13 July 1999
The US Justice Department has sued Toyota Motor Sales USA, seeking up to $58 billion in civil penalties for 2.2 million vehicles sold with allegedly malfunctioning pollution-detection systems. The lawsuit was filed in US District Court in Washington, DC, after Toyota rejected an offer from the Justice Department to settle the charges. The lawsuit was brought on behalf of the US Environmental Protection Agency (EPA).
The alleged violations involve the 1996-98 Toyota and Lexus model vehicles. The remedy sought under the Clean Air Act could include a recall of the affected vehicles. The lawsuit also seeks civil penalties against Toyota of up to $25,000 for each car sold in violation of the law before 31 January 1997 and $27,500 for each car sold after that date.
The lawsuit involves as many as 588,650 vehicles from the 1996 model year (MY), 857,620 vehicles from the 1997 MY and 735,897 vehicles from the 1998 MY. The penalties could range as much as $56 to $58 billion.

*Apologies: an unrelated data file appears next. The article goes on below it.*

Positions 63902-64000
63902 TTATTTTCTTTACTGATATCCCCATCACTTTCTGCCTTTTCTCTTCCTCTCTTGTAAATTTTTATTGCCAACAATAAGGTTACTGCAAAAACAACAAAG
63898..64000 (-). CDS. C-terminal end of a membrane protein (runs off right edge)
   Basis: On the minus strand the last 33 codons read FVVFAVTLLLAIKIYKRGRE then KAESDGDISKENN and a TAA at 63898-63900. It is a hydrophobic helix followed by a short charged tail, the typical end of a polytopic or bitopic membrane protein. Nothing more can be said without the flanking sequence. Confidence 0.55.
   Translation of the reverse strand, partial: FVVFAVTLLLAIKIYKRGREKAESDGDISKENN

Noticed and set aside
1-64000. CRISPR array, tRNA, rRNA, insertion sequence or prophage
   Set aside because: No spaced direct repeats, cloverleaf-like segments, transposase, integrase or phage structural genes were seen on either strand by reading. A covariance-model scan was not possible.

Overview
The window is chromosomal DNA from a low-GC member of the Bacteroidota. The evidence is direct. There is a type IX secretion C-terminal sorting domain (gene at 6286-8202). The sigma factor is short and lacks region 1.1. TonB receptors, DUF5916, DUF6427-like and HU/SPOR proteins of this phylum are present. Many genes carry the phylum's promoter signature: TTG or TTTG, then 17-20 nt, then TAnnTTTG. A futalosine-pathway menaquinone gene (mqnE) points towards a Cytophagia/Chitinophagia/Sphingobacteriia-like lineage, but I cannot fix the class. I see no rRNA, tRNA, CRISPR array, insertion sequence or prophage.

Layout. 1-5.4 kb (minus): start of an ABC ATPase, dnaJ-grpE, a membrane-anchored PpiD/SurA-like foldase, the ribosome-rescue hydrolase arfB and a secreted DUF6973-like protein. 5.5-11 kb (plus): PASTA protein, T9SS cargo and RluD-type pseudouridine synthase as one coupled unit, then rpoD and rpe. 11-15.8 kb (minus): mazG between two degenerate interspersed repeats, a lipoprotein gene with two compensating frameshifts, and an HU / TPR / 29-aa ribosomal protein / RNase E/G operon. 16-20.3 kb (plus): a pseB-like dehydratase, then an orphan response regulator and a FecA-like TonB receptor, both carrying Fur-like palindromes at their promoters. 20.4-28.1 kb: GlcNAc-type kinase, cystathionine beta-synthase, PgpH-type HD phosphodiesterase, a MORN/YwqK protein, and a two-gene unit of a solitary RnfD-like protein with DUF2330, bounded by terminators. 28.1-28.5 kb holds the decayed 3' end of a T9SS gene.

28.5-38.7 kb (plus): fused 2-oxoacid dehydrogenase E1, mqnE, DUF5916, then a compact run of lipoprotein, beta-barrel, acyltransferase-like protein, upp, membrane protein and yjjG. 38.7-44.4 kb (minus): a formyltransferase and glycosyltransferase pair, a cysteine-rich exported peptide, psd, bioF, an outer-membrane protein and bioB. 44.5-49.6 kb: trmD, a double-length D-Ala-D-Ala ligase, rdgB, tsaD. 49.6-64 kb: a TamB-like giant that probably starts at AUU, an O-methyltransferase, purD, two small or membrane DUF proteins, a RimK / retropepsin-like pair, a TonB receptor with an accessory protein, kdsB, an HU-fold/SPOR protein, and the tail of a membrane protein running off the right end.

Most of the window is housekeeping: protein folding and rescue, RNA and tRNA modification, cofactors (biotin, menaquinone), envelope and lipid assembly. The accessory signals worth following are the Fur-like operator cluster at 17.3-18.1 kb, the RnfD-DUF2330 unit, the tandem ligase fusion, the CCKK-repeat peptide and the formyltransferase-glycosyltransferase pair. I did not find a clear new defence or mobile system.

The lawsuit claimed that Toyota’s computerized emissions control monitoring systems (on-board diagnostics—OBD II) could permit increased emissions of gasoline vapors from the fuel systems without the knowledge of the owners. An investigation by California Air Resources Board (ARB) found that Toyota and Lexus OBD II systems worked properly under laboratory conditions but failed to detect vapor leaks from gas tanks, vapor lines and other areas of the fuel system under normal on-road use. The system is supposed to detect leaks in the emission system and to illuminate a warning light on the dashboard to notify the driver if a leak occurs.
The California ARB already has ordered a recall of Toyota and Lexus vehicles sold in the state after it discovered the vehicles failed to meet federal and state requirements.